1911 Encyclopædia Britannica/Lucian (satirist)
LUCIAN [Λουκιανός] (c. A.D. 120–180), Greek satirist of the Silver Age of Greek literature, was born at Samosata on the Euphrates in northern Syria. He tells us in the Somnium or Vita Luciani, 1, that, his means being small, he was at first apprenticed to his maternal uncle, a statuary, or rather sculptor of the stone pillars called Hermae. Having made an unlucky beginning by breaking a marble slab, and having been well beaten for it, he absconded and returned home. Here he had a dream or vision of two women, representing Statuary and Literature. Both plead their cause at length, setting forth the advantages and the prospects of their respective professions; but the youth chooses Παιδεία, and decides to pursue learning. For some time he seems to have made money as a ῥήτωρ, following the example of Demosthenes, on whose merits and patriotism he expatiates in the dialogue Demosthenis Encomium. He was very familiar with the rival schools of philosophy, and he must have well studied their teachings; but he lashes them all alike, the Cynics, perhaps, being the chief object of his derision. Lucian was not only a sceptic; he was a scoffer and a downright unbeliever. He felt that men’s actions and conduct always fall far short of their professions and therefore he concluded that the professions themselves were worthless, and a mere guise to secure popularity or respect. Of Christianity he shows some knowledge, and it must have been somewhat largely professed in Syria at the close of the 2nd century. In the Philopatris (q.v.), though the dialogue so called is generally regarded as spurious, there is a statement of the doctrine of the Trinity, and the “Galilaean who had ascended to the third heaven” (12), and “renewed” (ἀνεκαίνισεν) by the waters of baptism, may possibly allude to St Paul. The doctrines of the Λόγος and the “Light of the world,” and that God is in heaven making a record of the good and bad actions of men, seem to have come from the same source, though the notion of a written catalogue of human actions to be used in judgment was familiar to Aeschylus and Euripides.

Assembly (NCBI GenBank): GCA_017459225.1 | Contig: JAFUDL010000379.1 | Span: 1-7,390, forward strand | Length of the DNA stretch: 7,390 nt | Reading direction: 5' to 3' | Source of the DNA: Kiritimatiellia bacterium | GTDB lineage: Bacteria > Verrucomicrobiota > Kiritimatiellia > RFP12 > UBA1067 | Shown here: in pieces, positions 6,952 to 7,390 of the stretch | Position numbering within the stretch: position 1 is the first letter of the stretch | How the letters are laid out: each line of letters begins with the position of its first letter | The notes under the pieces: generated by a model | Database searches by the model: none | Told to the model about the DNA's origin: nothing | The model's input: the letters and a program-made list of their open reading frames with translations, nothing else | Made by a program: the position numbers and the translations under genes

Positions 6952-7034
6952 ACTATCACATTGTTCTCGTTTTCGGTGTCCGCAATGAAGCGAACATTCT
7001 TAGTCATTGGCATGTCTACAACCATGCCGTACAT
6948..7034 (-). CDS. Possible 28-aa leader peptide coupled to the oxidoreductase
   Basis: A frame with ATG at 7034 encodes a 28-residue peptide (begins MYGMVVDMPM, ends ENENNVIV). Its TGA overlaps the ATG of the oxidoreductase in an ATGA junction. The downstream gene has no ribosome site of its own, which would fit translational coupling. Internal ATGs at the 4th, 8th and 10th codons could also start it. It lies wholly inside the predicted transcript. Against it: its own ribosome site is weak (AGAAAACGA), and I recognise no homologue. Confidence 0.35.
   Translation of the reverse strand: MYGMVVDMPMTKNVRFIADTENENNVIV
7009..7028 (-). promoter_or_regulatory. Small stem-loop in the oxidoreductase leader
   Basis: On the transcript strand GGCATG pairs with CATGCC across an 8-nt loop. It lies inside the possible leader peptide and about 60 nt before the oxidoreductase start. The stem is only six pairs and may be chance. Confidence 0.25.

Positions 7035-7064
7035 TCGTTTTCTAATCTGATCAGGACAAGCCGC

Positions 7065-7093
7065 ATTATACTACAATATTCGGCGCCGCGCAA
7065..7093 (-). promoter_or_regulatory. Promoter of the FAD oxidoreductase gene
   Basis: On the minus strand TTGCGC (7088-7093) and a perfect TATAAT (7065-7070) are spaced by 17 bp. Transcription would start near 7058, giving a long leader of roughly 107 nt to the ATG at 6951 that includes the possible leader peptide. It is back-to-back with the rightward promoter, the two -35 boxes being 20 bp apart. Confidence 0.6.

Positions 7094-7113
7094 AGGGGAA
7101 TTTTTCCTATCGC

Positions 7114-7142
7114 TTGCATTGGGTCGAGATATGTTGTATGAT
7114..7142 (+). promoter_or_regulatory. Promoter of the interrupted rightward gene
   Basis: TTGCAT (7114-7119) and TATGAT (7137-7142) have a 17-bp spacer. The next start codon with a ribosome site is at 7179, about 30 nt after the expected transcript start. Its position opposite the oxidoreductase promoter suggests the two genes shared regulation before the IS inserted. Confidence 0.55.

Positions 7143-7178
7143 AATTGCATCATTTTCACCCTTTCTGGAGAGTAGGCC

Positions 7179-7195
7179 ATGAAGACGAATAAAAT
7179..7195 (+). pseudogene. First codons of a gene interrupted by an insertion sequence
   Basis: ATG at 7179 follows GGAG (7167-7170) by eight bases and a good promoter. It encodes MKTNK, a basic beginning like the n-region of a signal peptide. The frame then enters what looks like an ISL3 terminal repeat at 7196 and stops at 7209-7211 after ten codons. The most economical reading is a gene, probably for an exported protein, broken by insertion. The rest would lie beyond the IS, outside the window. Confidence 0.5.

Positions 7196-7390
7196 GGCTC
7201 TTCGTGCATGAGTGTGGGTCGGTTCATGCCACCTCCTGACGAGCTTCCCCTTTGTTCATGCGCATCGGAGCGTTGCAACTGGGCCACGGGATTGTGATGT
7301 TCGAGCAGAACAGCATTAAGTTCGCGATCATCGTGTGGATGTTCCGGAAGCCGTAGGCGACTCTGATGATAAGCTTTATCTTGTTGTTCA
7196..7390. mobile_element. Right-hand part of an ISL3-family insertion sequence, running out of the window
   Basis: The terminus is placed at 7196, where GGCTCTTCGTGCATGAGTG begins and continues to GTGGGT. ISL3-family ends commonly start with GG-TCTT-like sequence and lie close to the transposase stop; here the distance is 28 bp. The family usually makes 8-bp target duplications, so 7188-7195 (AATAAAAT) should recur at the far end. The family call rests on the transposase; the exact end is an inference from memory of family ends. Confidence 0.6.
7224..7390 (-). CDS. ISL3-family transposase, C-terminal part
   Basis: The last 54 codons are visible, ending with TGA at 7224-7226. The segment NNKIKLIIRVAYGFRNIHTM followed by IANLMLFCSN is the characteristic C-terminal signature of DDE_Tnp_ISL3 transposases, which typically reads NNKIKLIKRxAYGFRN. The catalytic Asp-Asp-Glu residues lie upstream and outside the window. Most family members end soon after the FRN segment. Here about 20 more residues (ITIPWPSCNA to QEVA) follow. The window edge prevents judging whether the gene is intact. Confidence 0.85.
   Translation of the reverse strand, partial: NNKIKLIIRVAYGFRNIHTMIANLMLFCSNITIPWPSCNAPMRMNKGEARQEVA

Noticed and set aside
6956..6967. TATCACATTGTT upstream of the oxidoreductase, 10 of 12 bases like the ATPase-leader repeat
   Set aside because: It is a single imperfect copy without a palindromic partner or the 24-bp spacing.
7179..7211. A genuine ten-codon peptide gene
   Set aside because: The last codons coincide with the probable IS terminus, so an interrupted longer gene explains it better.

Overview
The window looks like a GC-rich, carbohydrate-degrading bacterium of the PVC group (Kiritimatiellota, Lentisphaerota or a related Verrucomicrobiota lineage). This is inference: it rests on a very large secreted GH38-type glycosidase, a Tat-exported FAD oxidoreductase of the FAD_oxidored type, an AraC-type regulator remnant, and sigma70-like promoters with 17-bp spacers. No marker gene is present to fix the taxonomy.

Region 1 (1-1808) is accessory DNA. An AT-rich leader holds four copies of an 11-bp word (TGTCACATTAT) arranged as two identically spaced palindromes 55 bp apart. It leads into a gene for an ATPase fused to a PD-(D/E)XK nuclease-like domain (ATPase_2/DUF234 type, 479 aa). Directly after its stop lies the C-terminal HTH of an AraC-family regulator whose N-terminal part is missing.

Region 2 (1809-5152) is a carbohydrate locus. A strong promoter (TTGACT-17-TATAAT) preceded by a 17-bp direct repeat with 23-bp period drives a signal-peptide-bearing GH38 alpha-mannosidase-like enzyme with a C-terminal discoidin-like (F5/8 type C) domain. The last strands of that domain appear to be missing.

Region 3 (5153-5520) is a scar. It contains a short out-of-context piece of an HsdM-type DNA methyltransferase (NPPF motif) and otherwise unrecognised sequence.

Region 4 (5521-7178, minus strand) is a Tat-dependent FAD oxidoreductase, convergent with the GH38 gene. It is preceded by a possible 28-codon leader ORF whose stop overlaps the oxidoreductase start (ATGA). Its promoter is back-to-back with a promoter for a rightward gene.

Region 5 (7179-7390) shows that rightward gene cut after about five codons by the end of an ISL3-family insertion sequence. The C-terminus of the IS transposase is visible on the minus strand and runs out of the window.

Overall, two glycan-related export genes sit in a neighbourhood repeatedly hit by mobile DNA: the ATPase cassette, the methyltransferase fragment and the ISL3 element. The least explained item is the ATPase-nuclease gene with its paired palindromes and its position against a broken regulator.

As a satirist and a wit Lucian occupies in prose literature the unique position which Aristophanes holds in Greek poetry. But whether he is a mere satirist, who laughs while he lashes, or a misanthrope, who hates while he derides, is not very clear. In favour of the former view it may be said that the two main objects of his ridicule are mythology and the sects of philosophy; in favour of the latter, his bitter exposure of imposture and chicanery in the Alexander, and the very severe attacks he makes on the “humbug” of philosophy, which he everywhere assails with the most acrimonious and contemptuous epithets.